| Out of the Woods |

Out of the Woods: Chapter 12 

The thought of sitting in a huge, desolate, and possibly dangerous forest for hours on end with just Avi Shine for company was worse than the idea of confronting the criminals


“We’re in the wrong forest,” Avi repeated, staring at Elchanan. It sounded like he was trying to wrap his mind around it.

The wrong forest. Elchanan’s mind clicked rapidly. So that was why the trail was so hard to follow. That was why they hadn’t seen any sign of the guides, that was why the path was narrow, steep, rocky, and didn’t look anything like the path on the map they were given.

Then the ramifications hit: If they were in the wrong place, then their classmates were deep in another forest across the highway, and they were following a trail that might lead nowhere — and certainly wouldn’t have a barbeque at the end of it.

His stomach clenched, and he wheeled around in the direction they’d come from. “Let’s get out of here.”

“Hold on,” Avi said, peering back down the map. “We don’t want to head back that way. There were those people there... with the gun.”

“Maybe. It might have been... something else,” Elchanan finished lamely. “Anyway, they’re probably long gone from the forest. They were pretty near where the trail started, weren’t they?”

“Maybe. Maybe not.” Avi’s jaw was tight. “The point is, we need to think about what we’re doing, make a plan. Now that we know where we are, we can figure out what to do.”

Elchanan blew out a breath noisily. “Listen, I’m not sure there’s very much planning involved here,” he said. “I know we used the map to figure out that we’re in the wrong forest, but now that we’re here, we pretty much have two choices. Follow the path forward, or turn back to the beginning.”

“Or, we can stay right here, save our energy, and wait for someone to come find us,” Avi countered.

The thought of sitting in a huge, desolate, and possibly dangerous forest for hours on end with just Avi Shine for company was worse than the idea of confronting the criminals. Elchanan raised his eyebrows. “Why would we do that?” he asked. “I mean, let’s say they get worried and ask your father where he dropped us off... it would be ages until they get here. We’ve been hiking for hours.”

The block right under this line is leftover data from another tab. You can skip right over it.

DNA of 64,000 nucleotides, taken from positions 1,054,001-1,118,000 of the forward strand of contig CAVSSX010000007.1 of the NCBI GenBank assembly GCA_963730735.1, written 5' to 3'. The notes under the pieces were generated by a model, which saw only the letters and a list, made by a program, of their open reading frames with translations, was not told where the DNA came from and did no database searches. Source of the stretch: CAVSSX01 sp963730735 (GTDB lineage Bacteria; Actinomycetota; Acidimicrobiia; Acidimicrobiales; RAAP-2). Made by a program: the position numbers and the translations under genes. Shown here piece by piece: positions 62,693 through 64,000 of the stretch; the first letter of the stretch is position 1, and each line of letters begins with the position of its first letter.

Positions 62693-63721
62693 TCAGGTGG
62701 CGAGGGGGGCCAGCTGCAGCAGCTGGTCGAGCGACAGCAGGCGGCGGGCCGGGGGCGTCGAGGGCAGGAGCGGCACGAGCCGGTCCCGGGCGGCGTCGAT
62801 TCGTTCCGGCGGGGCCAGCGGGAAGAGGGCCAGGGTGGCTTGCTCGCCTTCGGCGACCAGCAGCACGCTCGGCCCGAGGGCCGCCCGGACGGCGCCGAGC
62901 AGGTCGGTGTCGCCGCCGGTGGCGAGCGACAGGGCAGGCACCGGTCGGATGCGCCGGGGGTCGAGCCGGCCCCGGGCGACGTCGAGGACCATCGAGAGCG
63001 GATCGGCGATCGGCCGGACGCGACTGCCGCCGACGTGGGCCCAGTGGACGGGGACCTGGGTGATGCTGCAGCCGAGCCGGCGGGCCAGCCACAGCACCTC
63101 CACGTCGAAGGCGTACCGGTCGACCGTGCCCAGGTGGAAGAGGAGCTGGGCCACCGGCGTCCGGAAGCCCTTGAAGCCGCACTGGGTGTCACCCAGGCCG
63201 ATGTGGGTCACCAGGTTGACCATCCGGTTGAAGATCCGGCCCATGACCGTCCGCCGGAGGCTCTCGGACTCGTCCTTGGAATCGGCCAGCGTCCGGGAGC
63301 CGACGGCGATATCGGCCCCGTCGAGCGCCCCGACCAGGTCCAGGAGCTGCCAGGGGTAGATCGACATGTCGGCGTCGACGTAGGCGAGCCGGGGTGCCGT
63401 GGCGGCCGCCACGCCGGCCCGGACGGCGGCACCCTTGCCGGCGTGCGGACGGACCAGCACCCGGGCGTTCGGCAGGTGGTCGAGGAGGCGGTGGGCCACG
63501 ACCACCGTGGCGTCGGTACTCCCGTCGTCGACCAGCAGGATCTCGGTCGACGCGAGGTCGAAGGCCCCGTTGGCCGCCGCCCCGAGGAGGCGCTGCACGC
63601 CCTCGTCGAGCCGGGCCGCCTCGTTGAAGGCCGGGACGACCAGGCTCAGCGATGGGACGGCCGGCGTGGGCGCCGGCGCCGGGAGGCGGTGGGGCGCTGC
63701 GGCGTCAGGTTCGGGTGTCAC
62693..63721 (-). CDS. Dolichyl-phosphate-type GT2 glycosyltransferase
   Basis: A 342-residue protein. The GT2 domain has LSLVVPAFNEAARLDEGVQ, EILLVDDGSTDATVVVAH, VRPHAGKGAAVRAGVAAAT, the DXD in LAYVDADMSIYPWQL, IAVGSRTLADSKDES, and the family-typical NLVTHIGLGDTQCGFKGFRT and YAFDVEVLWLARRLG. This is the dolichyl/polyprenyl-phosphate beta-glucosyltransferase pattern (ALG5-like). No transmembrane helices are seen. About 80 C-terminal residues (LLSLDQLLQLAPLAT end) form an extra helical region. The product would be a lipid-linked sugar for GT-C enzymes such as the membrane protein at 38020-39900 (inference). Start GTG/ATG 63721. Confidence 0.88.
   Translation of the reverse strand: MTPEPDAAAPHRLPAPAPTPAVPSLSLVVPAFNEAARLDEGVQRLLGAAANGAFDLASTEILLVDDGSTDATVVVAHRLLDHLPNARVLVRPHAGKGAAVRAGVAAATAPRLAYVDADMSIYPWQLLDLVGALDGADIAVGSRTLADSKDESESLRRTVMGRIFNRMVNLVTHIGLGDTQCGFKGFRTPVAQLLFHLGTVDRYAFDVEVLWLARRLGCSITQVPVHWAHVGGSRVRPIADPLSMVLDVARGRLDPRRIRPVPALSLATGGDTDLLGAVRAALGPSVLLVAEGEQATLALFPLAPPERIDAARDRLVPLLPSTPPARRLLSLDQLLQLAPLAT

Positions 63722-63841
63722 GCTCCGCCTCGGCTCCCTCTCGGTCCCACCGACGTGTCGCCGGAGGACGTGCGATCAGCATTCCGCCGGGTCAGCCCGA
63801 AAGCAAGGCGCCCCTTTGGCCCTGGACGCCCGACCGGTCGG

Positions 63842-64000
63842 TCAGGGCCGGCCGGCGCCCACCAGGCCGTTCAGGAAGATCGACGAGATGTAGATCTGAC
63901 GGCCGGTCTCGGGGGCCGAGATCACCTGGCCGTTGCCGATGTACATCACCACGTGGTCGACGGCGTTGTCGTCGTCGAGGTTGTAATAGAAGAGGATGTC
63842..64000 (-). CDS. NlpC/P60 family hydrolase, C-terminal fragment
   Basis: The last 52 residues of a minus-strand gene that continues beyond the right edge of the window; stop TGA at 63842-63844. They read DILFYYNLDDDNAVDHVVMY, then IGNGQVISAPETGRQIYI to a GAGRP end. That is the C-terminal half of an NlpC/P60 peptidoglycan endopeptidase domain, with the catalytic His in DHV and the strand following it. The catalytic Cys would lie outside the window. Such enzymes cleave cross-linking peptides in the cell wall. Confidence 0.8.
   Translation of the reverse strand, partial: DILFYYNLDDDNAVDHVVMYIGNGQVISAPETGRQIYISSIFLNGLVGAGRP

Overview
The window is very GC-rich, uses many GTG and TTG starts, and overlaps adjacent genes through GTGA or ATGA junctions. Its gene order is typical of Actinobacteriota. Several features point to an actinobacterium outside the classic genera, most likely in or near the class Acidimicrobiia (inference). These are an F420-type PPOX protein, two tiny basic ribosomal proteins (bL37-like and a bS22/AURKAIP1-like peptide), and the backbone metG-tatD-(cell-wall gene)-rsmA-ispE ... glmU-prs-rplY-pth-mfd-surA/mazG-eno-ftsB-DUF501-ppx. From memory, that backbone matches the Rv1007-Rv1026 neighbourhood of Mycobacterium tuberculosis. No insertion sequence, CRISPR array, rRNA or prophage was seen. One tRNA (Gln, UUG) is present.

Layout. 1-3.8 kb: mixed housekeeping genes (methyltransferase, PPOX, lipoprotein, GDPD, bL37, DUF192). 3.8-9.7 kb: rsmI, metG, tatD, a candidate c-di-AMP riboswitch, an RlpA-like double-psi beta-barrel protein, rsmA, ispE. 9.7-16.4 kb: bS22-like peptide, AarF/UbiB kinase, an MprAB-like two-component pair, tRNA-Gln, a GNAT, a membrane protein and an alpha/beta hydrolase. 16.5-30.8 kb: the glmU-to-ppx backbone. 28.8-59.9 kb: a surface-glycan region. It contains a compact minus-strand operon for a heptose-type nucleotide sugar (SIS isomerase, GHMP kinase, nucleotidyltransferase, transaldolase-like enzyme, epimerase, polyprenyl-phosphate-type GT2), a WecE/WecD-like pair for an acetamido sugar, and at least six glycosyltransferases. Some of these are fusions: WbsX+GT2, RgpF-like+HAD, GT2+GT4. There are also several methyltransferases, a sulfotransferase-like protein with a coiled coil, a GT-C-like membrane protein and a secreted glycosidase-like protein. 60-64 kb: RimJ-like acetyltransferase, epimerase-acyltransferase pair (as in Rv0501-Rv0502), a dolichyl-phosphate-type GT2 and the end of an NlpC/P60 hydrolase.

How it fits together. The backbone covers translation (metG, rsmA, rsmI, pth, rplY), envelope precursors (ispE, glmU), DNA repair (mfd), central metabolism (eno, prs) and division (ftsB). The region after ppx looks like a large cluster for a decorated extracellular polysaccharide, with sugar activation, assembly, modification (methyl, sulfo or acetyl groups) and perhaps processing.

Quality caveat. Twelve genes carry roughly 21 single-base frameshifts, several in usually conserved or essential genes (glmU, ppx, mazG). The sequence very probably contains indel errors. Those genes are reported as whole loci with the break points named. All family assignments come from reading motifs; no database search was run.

Avi bit his lip. Again, Elchanan had that strange feeling of… was it pity? Or understanding? It was just so unfamiliar, seeing Avi Shine hesitant, uncertain, afraid.

“Let’s keep walking, okay?” he said. “Let’s just follow the path forward. See the map, there are a few footpaths leading into here, they all meet eventually. Maybe we’ll find a fork soon and it’ll lead us back to the road.”

Privately, Elchanan thought it was more likely that they would land up even deeper into the heart of the forest. Glancing back at Avi’s face, already looking a little pale, he decided to keep that thought to himself.


The shadows were deepening.

Avi plodded forward, one step and another. A blister had erupted on his left foot, courtesy of the brand-new sneakers that were clearly not designed for forest hikes. Elchanan paused every few minutes, looking back wordlessly to check that he was still following. Avi gave a curt nod, and they kept going.

But now, Avi thought, tilting his head back and searching for splashes of color between the treetops —  now, it was starting to get late. The sky, which had been a pale, luminous blue all day, was turning violet.

His stomach growled.

“Wanna stop and eat something?” he asked Elchanan. The words emerged like his voice was rusty, and he coughed.

“Sounds like a plan.”

Avi rummaged through his bag for the bagel, suddenly grateful that Ma had packed so much food. Elchanan stuck a hand into his knapsack and pulled out a slightly squashed package of sandwiches.

They washed and ate in silence, and Avi had the sense that they were conserving their energy for more important things than talking. When they’d bentshed, Elchanan brushed himself off and started to walk again.

Avi got to his feet more slowly. While they’d been sitting down on the hard earth, his muscles had stiffened up, and every move was painful.